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I've been chipping away at a project for a long time now and I've found a serious bug.

Basically the user has an 8x8 grid, and each cell in this grid has a number of properties. I want to be able to save all of these properties as a 'profile' within the EEPROM, and previously this worked OK but now seems to have a few bugs.

The most prominent of which is that when I save a grid to a profile (Say profile 3), and then load the next profile (profile 4, in this case) the far right column of profile 3 appears in the far left column of profile 4. LikeWise, saving a filled in grid to profile 1, and then saving an empty grid to profile 2 causes the RIGHT hand column of profile 1 to be cleared.

It used to work great in a previous version but there was completely different hardware in place supporting the GUI making it impossible to load older versions of the code and test how it was working then.

Here is the code where I save / load profiles


#include <EEPROM.h>
#include"EEPROMAnything.h"
const int profileSize = 224; // Actually everything is only half the size you thought (WTF but ok)


void saveProfile(int profileNum)                               // saves the complete current configuration of the system to memory under a profile for later restoration 
{
  tft.fillScreen(BGCOL);// Clear the screen. 
  tft.setTextSize(2); 
  setLine0();
  tft.print("Saving...");
  setLine1(); 
  tft.print(sizeof(saveConfiguration)/8); // Original
  tft.print(" Bytes");
  setLine2();
  tft.print("please wait");
//  tft.sendBuffer();

  for (int ROMRow = 0; ROMRow< 8; ROMRow++)    // Populate the ROM Structure
  {
    for (int ROMCol = 0; ROMCol < 8; ROMCol++)
    {
      saveConfiguration.ROMcellType[ROMRow][ROMCol]      = cellType[ROMRow][ROMCol];
      saveConfiguration.ROMindexVal[ROMRow][ROMCol]      = indexVal[ROMRow][ROMCol];      
      saveConfiguration.ROMMIDIVariable[ROMRow][ROMCol]  = MIDIVariable[ROMRow][ROMCol];
      saveConfiguration.ROMcellChannel[ROMRow][ROMCol]   = cellChannel[ROMRow][ROMCol];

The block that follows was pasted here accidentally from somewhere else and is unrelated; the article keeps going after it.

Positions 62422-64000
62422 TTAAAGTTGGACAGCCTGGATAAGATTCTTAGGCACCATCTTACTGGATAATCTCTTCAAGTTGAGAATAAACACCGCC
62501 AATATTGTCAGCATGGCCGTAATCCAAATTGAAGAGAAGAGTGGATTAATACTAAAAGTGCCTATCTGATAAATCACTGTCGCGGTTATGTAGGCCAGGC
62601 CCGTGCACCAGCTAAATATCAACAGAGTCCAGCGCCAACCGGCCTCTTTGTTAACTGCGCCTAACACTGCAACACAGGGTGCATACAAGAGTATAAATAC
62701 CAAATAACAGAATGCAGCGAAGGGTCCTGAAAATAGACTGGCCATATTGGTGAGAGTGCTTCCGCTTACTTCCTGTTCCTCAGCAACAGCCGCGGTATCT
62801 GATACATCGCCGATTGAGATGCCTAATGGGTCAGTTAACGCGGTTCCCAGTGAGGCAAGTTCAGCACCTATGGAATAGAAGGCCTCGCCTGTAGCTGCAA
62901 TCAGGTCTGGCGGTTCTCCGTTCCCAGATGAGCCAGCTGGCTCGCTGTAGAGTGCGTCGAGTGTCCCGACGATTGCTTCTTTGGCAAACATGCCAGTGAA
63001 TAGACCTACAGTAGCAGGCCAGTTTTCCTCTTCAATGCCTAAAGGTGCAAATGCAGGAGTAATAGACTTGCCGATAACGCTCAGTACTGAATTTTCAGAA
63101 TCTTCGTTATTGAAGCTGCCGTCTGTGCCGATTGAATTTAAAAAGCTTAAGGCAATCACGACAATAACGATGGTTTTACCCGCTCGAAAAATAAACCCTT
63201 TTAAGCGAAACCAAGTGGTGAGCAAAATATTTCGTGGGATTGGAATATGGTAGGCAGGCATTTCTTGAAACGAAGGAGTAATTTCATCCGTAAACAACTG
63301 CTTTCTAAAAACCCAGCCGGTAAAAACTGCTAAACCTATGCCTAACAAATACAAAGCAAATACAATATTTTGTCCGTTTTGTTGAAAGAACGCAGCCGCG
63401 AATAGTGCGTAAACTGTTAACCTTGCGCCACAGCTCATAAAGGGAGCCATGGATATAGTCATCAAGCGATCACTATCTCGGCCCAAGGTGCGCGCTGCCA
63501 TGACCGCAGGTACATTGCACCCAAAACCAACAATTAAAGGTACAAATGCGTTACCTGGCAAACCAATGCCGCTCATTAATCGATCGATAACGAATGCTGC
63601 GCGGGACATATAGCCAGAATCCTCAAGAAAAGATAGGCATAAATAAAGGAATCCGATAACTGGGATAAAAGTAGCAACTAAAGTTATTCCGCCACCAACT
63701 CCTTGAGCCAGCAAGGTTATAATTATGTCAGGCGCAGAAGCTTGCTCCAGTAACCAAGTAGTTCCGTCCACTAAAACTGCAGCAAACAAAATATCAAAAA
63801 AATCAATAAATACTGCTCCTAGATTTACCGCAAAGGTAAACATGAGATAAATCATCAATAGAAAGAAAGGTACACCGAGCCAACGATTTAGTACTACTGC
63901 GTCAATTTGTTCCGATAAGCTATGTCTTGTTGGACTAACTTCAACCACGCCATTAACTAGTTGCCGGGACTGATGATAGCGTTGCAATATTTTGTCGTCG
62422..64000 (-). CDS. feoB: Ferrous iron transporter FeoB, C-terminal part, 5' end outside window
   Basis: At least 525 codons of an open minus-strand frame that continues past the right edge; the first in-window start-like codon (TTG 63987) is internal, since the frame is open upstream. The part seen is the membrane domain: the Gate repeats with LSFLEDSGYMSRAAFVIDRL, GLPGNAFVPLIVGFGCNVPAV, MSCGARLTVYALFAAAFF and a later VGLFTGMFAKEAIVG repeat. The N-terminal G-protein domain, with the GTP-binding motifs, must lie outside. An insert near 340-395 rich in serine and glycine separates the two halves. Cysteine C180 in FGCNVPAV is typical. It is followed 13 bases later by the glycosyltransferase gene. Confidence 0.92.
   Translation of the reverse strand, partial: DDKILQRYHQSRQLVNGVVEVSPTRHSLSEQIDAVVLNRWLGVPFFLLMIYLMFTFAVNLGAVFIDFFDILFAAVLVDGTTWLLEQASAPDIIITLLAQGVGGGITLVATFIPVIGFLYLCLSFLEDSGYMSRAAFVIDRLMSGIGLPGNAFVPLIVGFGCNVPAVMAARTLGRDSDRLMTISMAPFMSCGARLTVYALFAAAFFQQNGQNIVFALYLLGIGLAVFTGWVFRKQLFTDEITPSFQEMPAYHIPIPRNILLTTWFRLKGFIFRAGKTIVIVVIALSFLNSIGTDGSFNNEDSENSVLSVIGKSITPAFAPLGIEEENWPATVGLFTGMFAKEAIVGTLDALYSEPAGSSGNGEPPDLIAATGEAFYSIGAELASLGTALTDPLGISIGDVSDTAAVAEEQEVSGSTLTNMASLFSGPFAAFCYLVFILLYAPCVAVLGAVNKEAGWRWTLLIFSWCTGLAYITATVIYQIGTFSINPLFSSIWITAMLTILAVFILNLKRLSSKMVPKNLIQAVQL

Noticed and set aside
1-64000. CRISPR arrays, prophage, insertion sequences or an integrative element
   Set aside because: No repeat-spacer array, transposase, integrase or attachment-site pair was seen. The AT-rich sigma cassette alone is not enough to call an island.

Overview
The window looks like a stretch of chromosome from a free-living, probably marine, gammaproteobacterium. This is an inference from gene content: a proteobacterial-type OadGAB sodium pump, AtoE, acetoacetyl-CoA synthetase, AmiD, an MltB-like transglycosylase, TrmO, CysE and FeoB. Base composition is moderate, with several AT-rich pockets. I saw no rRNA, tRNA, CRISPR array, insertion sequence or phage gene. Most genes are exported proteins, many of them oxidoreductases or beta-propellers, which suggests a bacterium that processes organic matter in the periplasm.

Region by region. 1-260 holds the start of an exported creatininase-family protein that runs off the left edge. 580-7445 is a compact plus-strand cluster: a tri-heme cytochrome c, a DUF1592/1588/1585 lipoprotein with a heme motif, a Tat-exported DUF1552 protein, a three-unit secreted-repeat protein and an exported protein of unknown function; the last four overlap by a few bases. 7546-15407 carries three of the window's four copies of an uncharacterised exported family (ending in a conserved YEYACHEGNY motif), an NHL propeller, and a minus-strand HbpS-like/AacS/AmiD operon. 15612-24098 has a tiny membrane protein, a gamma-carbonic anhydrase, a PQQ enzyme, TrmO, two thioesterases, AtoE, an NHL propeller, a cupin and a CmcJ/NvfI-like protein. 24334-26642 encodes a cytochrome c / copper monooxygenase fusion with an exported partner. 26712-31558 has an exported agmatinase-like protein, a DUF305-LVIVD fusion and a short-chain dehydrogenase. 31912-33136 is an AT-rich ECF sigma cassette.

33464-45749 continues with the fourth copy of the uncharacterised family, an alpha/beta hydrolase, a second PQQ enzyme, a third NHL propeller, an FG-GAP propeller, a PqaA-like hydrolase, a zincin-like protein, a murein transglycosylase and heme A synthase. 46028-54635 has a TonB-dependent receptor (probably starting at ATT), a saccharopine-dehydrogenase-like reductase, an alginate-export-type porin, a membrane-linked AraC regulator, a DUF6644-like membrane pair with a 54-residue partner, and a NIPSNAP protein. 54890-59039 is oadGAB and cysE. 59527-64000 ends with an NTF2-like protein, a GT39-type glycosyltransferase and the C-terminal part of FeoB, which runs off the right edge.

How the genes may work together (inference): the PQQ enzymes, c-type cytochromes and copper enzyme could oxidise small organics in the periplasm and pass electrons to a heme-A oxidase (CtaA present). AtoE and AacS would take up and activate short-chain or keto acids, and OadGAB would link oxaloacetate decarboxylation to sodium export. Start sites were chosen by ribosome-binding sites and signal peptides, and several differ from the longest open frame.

saveConfiguration.ROMorientation[ROMRow][ROMCol]   = orientation[ROMRow][ROMCol];
      saveConfiguration.ROMfaderGroundX[ROMRow][ROMCol]  = faderGroundX[ROMRow][ROMCol];
      saveConfiguration.ROMfaderGroundY[ROMRow][ROMCol]  = faderGroundY[ROMRow][ROMCol];
    }    
  }    

  EEPROM_writeAnything((profileNum*profileSize), saveConfiguration);

  delay(500);
  menuState = 1; // Go back to main menu
  menuLocatorY = 0; // Otherwise text will not show on next screen;
  updateScreen();
}
//{EEPROM_writeAnything(profileNum*profileSize, configuration);}




void loadProfile(int profileNum)                              // saves the complete current configuration of the system to memory under a profile for later restoration 
{
  tft.fillScreen(BGCOL);// Clear the screen. 
  tft.setTextSize(2); 
  setLine0();
  tft.print("Loading...");
  setLine1(); 
  tft.print(sizeof(saveConfiguration)/8);
  tft.print(" Bytes.");
  setLine2();
  tft.print("please wait");  

  initGrid(); // Clear any information regarding the current grid. Shouldn't really be neccesary but makes code safer.

  EEPROM_readAnything(profileNum*profileSize,saveConfiguration);
  for (int ROMRow = 0; ROMRow< 8; ROMRow++)    // Populate the ROM Structure
  {
    for (int ROMCol = 0; ROMCol < 8; ROMCol++)
    {
      cellType[ROMRow][ROMCol]      = saveConfiguration.ROMcellType[ROMRow][ROMCol];
      indexVal[ROMRow][ROMCol]      = saveConfiguration.ROMindexVal[ROMRow][ROMCol];      
      MIDIVariable[ROMRow][ROMCol]  = saveConfiguration.ROMMIDIVariable[ROMRow][ROMCol];
      cellChannel[ROMRow][ROMCol]   = saveConfiguration.ROMcellChannel[ROMRow][ROMCol];
      orientation[ROMRow][ROMCol]   = saveConfiguration.ROMorientation[ROMRow][ROMCol];
      faderGroundX[ROMRow][ROMCol]  = saveConfiguration.ROMfaderGroundX[ROMRow][ROMCol];
      faderGroundY[ROMRow][ROMCol]  = saveConfiguration.ROMfaderGroundY[ROMRow][ROMCol];

      /*
      if (cellType[ROMRow][ROMCol] == 3)
      {
        customValue = orientation[ROMRow][ROMCol];
        customMessage =   indexVal[ROMRow][ROMCol];
        MIDIVariable[ROMRow][ROMCol] = 0;   // Sets read fader value to 0 initially,   the customvalue variable is used to control physical orientation in this function
        customChannel = cellChannel[ROMRow][ROMCol];    // The MIDI channel the given cell is assigned to
        initType3(ROMRow,ROMCol);
      }
      */

    }    
  }   

    // Here we go back to the grid view
    delay(500); // Just so user can see message
    menuState = 2; // Go back to Grid View
    menuLocatorX = 0; 
    menuLocatorY = 0; // Otherwise text will not show on next screen;
    updateScreen();
}
//{EEPROM_readAnything((profileNum*profileSize), configuration);}


Here is the declaration of the struct I am using

//-------------------------------EEPROM STRUCTURE -------------------------------------------